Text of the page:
On Tuesday, February 22, 2022, Friends of Cancer Research (Friends) hosted a live virtual event that brought together leading voices from various health sectors to discuss key considerations for developing diagnostics tests for rare populations of patients, including those with rare diseases and rare biomarkers. The meeting covered topics surrounding the findings from a recent white paper.
The event was broadcast through YouTube and is available to watch here.
Ellen Sigal, Chair and Founder of Friends, commenced the event by introducing the keynote speakers, Representatives Diana DeGette (D-CO) and Larry Bucshon (R-IN). They both spoke about the importance of diagnostics tests for patients, while also highlighting how the VALID Act would help to provide an expedited approval pathway for these tests that address an unmet medical need. Rep. Bucshon also cited his experience as a doctor and emphasized the importance of ensuring tests are safe and accurate for patients.
Representative Diana DeGette: “The reliability of these tests can literally mean the difference between life and death for some patients.”
Jeff Allen, President and CEO of Friends, then introduced the main panel that was moderated by Megan Doyle from Amgen. Other panelists included Soma Ghosh from the U.S. FDA, Rasika Kalamegham from Genentech, Jochen Lennerz from Massachusetts General Hospital, and Elizabeth Mansfield from Foundation Medicine.
Elizabeth Mansfield began the discussion by reviewing some of the white paper recommendations regarding companion diagnostics for rare populations, which included improving the co-development process and increasing regulatory flexibility. She and Rasika Kalamegham also spoke about the difficulty of procuring samples, which hinders the clinical trial process. Soma Ghosh provided the FDA perspective, saying that the FDA currently provides regulatory flexibility for products in the rare disease space. She also recognized that the co-development process has not always been ideal, and that some drugs have been approved without a companion diagnostic test for the same biomarker. Jochen Lennerz noted that improving performance characteristics of the tests can increase patient access to and the effectiveness of clinical trials.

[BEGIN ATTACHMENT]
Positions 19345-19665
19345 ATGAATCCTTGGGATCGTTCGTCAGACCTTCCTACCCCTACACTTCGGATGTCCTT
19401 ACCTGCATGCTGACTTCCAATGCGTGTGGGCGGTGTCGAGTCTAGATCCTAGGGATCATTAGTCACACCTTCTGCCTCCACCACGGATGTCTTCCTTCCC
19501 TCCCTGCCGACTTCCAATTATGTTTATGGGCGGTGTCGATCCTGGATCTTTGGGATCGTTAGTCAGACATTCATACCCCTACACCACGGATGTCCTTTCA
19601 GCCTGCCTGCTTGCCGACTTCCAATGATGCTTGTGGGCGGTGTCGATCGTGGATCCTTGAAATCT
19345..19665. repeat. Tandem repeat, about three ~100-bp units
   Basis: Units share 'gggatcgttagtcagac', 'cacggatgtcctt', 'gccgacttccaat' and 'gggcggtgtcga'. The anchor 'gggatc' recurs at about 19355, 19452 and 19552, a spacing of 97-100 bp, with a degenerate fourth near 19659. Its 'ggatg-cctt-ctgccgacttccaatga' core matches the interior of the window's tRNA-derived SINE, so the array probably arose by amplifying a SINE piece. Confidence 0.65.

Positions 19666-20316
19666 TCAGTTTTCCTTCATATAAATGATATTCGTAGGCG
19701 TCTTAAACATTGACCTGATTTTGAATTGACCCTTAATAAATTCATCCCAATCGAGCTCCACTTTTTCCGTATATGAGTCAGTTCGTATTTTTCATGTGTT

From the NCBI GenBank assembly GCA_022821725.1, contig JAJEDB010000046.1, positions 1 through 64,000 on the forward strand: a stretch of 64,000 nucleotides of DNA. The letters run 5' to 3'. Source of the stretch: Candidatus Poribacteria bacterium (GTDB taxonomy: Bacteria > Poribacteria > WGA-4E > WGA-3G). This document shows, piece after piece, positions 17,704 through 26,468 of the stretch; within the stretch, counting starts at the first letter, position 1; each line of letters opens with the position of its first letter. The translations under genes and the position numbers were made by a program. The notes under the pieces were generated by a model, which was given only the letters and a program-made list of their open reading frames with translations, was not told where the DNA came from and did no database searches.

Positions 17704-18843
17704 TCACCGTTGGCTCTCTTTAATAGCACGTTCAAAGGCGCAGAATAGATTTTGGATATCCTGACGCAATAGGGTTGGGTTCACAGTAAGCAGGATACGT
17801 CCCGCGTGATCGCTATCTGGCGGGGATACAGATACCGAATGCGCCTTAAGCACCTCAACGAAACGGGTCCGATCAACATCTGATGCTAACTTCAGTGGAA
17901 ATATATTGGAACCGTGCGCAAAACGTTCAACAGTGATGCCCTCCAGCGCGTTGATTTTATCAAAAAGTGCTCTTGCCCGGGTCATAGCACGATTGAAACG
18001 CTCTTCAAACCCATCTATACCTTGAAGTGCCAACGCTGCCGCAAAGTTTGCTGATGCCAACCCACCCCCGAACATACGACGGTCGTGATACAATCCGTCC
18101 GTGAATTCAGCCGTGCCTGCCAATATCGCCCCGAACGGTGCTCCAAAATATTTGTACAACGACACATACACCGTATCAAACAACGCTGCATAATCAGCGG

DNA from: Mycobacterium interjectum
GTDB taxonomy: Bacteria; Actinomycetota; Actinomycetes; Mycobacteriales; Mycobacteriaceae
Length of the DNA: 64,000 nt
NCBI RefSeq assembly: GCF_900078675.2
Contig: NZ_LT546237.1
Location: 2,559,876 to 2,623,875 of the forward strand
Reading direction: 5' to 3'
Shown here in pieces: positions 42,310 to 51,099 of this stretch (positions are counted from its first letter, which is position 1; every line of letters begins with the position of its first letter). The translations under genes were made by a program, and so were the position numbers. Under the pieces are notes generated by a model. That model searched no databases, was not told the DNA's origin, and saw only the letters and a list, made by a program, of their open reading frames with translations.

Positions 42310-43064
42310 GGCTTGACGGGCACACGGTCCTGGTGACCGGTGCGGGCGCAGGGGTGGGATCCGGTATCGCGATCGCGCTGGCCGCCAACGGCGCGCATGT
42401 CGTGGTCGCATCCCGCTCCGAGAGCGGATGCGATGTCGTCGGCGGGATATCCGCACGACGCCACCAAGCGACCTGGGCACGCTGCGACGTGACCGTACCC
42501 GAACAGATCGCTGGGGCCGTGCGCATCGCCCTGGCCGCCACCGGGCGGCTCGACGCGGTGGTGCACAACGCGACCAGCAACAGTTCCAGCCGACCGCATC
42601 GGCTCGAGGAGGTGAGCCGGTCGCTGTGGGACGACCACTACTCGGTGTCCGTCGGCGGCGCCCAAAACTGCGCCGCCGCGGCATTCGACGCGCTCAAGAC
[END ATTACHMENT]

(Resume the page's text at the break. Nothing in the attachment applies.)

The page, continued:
Elizabeth Mansfield: “The most important thing is to actually have access to as many samples as possible.”
To close out the meeting, Megan Doyle facilitated a Q&A session for the panelists. In response to a question about how the regulatory flexibility proposals from the white paper could be implemented today, Rasika Kalamegham said that the recommendations were “granular” and would not require statutory changes. In response to another question, Jochen Lennerz clarified the definitional difference between a rare disease (<=10,000 patients affected by a disease), a rare variant (occurring in ~1% of the reference population of a certain disease), and a rare biomarker (a fraction of the rare variant sub-population). The panel also provided brief responses to questions about topics including the involvement of patients, performance metrics, and real-world clinical evidence.
You can find the recent Friends white paper here.